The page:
"See the cat with the ginger fur?" Tommy asked me. He had been on a ‘gingers are bad' kick since watching that old episode of South Park. I picked the lint from my belly button and studied it.
"What about it, Tom?"
"I wonder if I stick a fire cracker up its ass," he stopped and tilted his head toward the sky, winking, "if some angel will come down and rescue its ugly ginger self before I light the damn thing and blow it to bits."
Tom was violent like that.
He was a fat kid who walked around with a tennis racket under his arm. "For bullies" he told me once when I asked him about it.
Both his parents saved their pent up Puritan pasts to fill his ears with brimstone clichés.
"Idle time is the devil's playground", he would tell me, scrunching up his face, stuffing it full of meat lovers pizza.
Tom often walked around with a surgical mask on. His parents felt that the air was full of the germs of sinners, sodomites, and liberals and that one couldn't be too careful when out and about. Tom would always take it off once we were three streets down and by the bus stop we often sat in, watching people go by.
Today Tom was stuffing his face with brownies his mom made for the church bake sale.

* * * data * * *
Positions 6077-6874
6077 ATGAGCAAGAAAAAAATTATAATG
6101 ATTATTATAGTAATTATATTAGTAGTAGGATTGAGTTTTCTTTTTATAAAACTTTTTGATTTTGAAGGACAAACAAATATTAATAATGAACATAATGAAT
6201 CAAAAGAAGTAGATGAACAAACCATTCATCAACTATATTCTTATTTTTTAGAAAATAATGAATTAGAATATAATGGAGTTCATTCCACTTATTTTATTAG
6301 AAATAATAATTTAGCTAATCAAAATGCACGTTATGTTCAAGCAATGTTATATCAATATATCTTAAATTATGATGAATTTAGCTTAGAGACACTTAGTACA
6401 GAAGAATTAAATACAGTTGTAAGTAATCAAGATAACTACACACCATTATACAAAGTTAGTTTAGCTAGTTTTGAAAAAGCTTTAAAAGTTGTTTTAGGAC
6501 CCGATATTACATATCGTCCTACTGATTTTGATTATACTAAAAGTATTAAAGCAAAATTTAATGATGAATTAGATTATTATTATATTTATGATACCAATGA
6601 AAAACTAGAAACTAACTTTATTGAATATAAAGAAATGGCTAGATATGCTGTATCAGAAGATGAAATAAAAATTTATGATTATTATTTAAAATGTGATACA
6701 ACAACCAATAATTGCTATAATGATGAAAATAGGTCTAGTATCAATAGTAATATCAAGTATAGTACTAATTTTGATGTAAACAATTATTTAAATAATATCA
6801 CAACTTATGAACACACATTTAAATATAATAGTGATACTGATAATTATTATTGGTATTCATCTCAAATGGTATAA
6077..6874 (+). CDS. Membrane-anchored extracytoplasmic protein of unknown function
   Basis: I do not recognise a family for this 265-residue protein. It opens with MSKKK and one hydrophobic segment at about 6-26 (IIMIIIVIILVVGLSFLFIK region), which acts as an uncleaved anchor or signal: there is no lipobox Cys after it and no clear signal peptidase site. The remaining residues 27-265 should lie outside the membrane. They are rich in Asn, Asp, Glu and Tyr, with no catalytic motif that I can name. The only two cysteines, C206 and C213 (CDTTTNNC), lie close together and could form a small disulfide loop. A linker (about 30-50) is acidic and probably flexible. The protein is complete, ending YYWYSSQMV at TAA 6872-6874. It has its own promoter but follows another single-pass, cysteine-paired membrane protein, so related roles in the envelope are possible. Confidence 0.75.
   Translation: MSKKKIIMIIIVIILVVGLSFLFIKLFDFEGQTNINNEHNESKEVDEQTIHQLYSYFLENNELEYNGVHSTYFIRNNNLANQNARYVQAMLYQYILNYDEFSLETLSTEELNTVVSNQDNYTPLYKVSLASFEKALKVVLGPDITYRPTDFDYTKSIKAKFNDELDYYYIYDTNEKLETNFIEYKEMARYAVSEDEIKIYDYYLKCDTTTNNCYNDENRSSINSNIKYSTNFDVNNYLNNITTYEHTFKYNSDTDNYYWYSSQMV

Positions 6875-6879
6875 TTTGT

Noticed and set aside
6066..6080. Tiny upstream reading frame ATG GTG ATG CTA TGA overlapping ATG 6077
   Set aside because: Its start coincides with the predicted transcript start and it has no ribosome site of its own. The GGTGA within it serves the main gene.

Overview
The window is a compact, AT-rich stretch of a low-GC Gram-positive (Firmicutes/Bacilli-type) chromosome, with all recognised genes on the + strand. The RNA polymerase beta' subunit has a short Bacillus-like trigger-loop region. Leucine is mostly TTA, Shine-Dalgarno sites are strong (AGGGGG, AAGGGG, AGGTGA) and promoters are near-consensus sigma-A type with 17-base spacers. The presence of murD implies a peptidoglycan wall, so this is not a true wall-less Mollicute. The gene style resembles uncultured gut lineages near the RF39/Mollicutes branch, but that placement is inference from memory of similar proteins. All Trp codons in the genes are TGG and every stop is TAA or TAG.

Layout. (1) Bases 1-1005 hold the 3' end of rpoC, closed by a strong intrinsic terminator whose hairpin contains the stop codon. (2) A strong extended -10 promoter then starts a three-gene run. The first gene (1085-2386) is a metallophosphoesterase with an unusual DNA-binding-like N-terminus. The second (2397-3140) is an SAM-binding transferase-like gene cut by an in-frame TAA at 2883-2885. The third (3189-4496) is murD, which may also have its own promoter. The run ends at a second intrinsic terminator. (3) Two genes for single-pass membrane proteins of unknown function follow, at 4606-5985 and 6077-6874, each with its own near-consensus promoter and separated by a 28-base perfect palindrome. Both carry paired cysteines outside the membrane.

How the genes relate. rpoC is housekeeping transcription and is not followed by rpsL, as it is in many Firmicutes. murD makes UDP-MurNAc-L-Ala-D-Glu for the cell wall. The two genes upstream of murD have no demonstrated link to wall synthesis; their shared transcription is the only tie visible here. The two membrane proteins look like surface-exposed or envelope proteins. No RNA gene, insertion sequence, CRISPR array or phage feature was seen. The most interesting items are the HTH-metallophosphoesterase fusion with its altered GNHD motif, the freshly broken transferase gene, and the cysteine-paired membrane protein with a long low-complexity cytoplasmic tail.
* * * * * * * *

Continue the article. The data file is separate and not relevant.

"See that ginger girl over there? Watch this."
I wasn't certain whether to look or pretend that somewhere there was something better to do, noble, and get up and run as fast as I could to whatever it was.
I closed my eyes and nodded. I kept them closed as I heard the little girl say, "Stop!" I forced them tighter when I heard her scream. I curled myself in the fetal position once I heard her stop and a couple adults yelling at Tommy. I pretended that I couldn't hear him as he ran past me screaming, "Let's go!" I opened my eyes and pretended not to see the red puddle pooling around the girl's head just 10 feet away.
I looked up and rubbed my hands across my lap. The sky opened quickly. A seagull flapped its lighted wings against the pavement.